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Grand Place Winner at the 2016 McCammon Voice Competition (Ft. Worth , TX)




Featured Reviews:

"The only disappointing aspect of Brent Reilly Turner's performance as Florestan, Leonora's imprisoned husband, is that he isn't on stage until the second act. But that's Beethoven's fault. Turner's performance was completely without fault; it was stunning. A New York City-based heldentenor making his West Bay Opera debut, he possesses amazing vocal strength, color and depth that convince from the first note out of his mouth"

-Mountain View Voice/Palo Alto Weekly

(West Bay Opera February 2018)


"The counterpart to the soprano’s big moment is Florestan’s heroic aria, opening Act II: “Gott! Welch Dunkel hier!” (God! How dark it here), and Brent Turner tossed it off as if it wasn’t a killer of tenors. Both Mecum and Turner sang “big,” but without showing any effort. Their triumphant love duet in the finale — “O namenlose Freude!” (Joy without name) — was exhilarating."

San Francisco Classical Voice

(West Bay Opera February 2018)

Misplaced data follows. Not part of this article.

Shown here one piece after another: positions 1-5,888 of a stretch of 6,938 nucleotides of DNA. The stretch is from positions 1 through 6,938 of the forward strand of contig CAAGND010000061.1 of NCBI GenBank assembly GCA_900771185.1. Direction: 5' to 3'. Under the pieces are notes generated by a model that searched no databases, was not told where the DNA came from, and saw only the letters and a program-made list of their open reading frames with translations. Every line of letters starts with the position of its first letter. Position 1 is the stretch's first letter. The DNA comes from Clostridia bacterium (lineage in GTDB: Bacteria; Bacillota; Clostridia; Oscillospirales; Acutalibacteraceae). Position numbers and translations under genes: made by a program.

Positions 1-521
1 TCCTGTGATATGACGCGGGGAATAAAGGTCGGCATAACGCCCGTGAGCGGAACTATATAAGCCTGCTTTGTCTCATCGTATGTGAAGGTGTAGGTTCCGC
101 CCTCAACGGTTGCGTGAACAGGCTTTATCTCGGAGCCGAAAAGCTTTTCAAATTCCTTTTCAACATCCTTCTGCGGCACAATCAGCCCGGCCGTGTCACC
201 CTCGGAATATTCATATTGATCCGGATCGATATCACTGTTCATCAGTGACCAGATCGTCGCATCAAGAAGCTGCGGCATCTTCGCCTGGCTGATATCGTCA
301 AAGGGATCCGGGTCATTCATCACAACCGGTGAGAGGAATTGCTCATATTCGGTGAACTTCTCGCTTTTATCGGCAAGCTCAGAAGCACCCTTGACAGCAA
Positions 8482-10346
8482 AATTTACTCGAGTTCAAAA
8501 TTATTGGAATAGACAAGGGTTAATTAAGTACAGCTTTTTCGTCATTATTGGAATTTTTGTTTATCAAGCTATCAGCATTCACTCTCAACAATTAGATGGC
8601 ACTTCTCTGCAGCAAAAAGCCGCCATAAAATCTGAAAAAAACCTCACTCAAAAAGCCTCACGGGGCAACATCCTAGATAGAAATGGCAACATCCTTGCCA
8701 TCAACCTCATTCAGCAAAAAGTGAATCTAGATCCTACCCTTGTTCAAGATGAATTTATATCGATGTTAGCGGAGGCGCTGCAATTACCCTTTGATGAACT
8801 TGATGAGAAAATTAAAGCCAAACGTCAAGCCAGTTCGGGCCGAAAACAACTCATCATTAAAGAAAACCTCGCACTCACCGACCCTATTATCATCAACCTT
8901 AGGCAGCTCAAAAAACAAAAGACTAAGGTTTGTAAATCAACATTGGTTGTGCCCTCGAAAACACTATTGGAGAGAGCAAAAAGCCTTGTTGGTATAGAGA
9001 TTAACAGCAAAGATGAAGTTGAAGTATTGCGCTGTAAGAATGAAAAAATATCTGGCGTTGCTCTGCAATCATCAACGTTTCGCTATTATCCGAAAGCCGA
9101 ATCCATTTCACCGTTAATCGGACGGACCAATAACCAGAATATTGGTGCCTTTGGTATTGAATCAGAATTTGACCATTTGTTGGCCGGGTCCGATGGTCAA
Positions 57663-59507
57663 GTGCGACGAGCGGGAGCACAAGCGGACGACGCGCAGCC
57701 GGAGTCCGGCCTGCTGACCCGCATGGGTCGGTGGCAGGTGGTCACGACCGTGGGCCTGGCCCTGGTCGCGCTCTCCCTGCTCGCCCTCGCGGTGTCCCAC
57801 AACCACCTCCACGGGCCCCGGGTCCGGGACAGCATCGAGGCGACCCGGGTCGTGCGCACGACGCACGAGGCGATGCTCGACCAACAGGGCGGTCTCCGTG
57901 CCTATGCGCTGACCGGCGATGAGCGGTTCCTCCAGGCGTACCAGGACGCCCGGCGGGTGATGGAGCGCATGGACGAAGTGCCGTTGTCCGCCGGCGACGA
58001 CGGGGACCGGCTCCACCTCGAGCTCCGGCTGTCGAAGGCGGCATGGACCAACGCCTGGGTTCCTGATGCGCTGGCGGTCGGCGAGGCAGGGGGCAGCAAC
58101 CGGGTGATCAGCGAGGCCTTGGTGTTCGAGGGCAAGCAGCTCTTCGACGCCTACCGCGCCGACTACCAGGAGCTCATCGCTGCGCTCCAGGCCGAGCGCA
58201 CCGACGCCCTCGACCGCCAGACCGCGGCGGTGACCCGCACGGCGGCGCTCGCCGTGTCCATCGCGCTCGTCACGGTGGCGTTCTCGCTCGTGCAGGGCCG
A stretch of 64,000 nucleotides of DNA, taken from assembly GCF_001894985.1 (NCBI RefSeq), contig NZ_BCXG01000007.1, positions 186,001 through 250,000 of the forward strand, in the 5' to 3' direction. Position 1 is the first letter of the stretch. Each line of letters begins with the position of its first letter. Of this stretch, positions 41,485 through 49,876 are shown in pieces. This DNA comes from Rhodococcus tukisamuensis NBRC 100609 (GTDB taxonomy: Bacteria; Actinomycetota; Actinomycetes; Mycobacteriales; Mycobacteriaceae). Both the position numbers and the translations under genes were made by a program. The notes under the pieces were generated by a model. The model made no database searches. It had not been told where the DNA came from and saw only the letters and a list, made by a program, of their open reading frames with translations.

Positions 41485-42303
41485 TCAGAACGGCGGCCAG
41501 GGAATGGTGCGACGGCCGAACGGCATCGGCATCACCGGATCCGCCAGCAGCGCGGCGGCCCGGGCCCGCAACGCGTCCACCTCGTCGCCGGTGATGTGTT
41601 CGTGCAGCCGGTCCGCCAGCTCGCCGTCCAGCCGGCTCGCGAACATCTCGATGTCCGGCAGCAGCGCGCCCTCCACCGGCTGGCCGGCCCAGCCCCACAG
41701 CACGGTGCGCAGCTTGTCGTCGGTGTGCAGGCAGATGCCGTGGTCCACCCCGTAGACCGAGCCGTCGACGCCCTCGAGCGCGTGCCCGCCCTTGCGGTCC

"For me the surprise of the evening however, was the heartfelt, beautifully interpreted Florestan of Brent Turner. I have judged this artist in a few competitons over the last few years and I was not prepared for this mangificent singing of this terrifyingly difficult music. Turner posesses the right color of voice and physical presence for this heroic role yet in the recognition of Leonore, he was able to express vulnerabilty and essential thankfulness at her heroism as well.

- Robert Lombardo, Artist Manager 

(New Amsterdam Opera June 2016)


"Turner, whose hometown is Oviedo, Fla., was impressive in music by Wagner and Weber, displaying both dramatic power and lyric grace. His performance of a number from Weber’s Der Freischutz was especially gripping."

Star Telegram

(McCammon Voice Competition March 2016)



" acting and possibly singing vocal performances come from

Brent Reilly Turner as Susannah's brother..."

- The Daily Progress

(Charlottesville Opera July 2014)



"Turner's rendition of "La fleur que tu m'avais jetee" (The flower that you threw me) shows off his skill as an actor as well as the beauty of his voice, sailing effortlessly over the orchestra."

- The Post-Standard  

"As the Celebrant, Brent Reilly Turner, a tenor who spent years as a baritone, brought warmth, power and perfect articulation to the project."

- Staten Island Advance


"As in the play, Iago initiates the green-eyed monster, setting it upon its inevitable crash course, but he disappears much too soon in the opera. He's sung so magnificently by Brent Reilly Turner that we miss his evil ways and mellifluous dark tenor voice."  

- Houston Press​


"As Iago, Brent Reilly Turner's sturdy singing and cunning manner make one wish this version gave him more to do."

- Houston Chronicl​e ​

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